* Company hopes to turn profitable by early 2012
* ZestCash CEO is former Google CIO Douglas Merrill
* Short-term loans seeing increasing interest from VCs
By Sarah McBride
SAN FRANCISCO, July 21 The economy has
consumers in a stranglehold, and some tech entrepreneurs -- and
well-heeled venture-capitalists -- are taking notice.
Los Angeles-based ZestCash is the latest in a string of
short-term consumer-loan companies to win VC backing, landing
$11 million in Series A equity financing from a group led by
Lightspeed Venture Partners and GRP Partners, plus $8 million
in debt financing.
That is on the heels of the $2.3 million that rival Pawngo
raised last month from Lightbank, the investment fund of
Groupon co-founders Eric Lefkofsky and Brad Keywell, and the 73
million pounds in Series C funding UK-based short-term lender
Wonga got earlier this year from a group led by Oak Investment
A new crop of short-term, high-tech lenders hope to fill a
niche neglected by commercial banks, extending credit -- at
sky-high rates -- to riskier borrowers that need a quick cash
infusion. With the aid of software, they figure out which
would-be borrower in severe need is most likely to be able to
repay the loan, typically of a few hundred dollars.
Borrowers who use such services -- say, to fix a car --
tend to be less financially stable compared with mainstream
borrowers, said Arjan Schutte, managing partner of Core Venture
Partners, which specializes in non-traditional financing.
But ZestCash and its competitors are counting on turning a
profit by figuring out who is likely to be able to pay back the
loan. It is a big pool: some 21 million U.S. households are
underbanked, meaning they have bank accounts but also rely on
alternative financial services such as payday loans or
check-cashing services, according to the Federal Deposit
That corner of finance is "one where application of
technology is opening up new avenues to run business," said
Jeremy Liew, managing director of Lightspeed.
At ZestCash, where the co-founder and chief executive is
former Google (GOOG.O) chief information officer Douglas
Merrill, that technology includes using Google-style algorithms
to find likely candidates among the pool of loan applicants.
Co-founder and chief risk officer Shawn Budde, who formerly handled the subprime credit card portfolio at Capital One
(COF.N), brings banking chops to the business.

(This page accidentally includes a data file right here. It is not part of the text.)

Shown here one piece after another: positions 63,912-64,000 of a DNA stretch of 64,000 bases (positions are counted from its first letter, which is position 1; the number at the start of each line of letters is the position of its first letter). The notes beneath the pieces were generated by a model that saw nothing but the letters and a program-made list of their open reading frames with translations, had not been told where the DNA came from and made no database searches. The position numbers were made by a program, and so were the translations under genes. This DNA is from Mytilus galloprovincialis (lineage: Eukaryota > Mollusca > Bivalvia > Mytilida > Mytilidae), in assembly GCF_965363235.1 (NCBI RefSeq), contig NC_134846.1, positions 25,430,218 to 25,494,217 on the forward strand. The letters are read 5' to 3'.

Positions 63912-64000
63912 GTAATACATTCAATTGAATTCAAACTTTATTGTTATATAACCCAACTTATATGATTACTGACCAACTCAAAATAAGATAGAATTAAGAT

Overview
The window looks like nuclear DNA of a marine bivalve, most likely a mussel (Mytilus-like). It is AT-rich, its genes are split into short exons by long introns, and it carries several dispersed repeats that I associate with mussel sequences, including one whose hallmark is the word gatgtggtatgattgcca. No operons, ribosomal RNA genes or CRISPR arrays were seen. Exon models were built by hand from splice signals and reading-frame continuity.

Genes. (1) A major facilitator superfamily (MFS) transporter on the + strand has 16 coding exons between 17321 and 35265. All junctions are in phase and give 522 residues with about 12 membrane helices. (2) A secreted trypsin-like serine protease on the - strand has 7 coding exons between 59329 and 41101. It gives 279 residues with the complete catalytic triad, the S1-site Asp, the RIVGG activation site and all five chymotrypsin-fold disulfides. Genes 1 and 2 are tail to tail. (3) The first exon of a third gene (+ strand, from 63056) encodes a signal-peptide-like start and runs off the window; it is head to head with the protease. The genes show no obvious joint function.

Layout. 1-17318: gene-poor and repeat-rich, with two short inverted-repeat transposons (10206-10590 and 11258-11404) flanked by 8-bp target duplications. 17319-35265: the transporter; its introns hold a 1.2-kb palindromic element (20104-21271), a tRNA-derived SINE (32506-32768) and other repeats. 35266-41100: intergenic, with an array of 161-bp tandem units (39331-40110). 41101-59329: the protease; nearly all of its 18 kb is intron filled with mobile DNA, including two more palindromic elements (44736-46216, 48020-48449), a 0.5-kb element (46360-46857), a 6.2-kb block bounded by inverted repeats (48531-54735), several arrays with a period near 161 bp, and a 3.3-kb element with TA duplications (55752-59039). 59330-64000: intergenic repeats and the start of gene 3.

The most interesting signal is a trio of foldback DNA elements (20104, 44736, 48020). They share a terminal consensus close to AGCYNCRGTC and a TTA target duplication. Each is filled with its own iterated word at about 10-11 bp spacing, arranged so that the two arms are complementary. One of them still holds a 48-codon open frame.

To build its loan model, Zestcash applied what Merrill
calls "a big-data approach," poring through numbers from 20
million loan transactions across California. It came up with
several hundred variables to use in evaluating loans, many of
them used in counterintuitive ways.
For example, a bankruptcy typically counts against a
customer who applies for a traditional loan. But with ZestCash,
if the bankruptcy is in the last couple of years, it actually
works in the customer's favor.
"If you declared bankruptcy fairly recently, you are paying
attention to your financial situation," Merrill said, adding
that focus means the customer is more likely to pay back a
The loans aren't cheap. A ZestCash customer with a typical
loan -- $500 for five months -- would end up paying a total of
$860, or $360 in fees.
But that's much cheaper than consumers' other options if
they have poor or thin credit, said Merrill. For example, a
$500 payday loan rolled over for five months would likely cost
about $1,400, said Merrill, meaning the customer would pay $900
The typical ZestCash customer uses the funds for healthcare
expenses or car repairs, said Merrill. He was inspired to
launch the service when his sister-in-law, a working single
mother driving on icy roads in Washington state, needed money
for new tires.
Merrill plans to use the new funding for purposes such as
marketing and expanding beyond ZestCash's current service area
of Utah, Idaho, Missouri and South Dakota.
The company has a loanbook of "a few million dollars" and
believes it will turn an operating profit early next year.
Merrill said its current default rate as a percent of all loans
was in the low 20s.
Additional investors included Flybridge Capital in the
equity portion of the funding round and Lighthouse Capital
Partners for the debt portion.
(Editing by Edwin Chan; Editing by Gary Hill)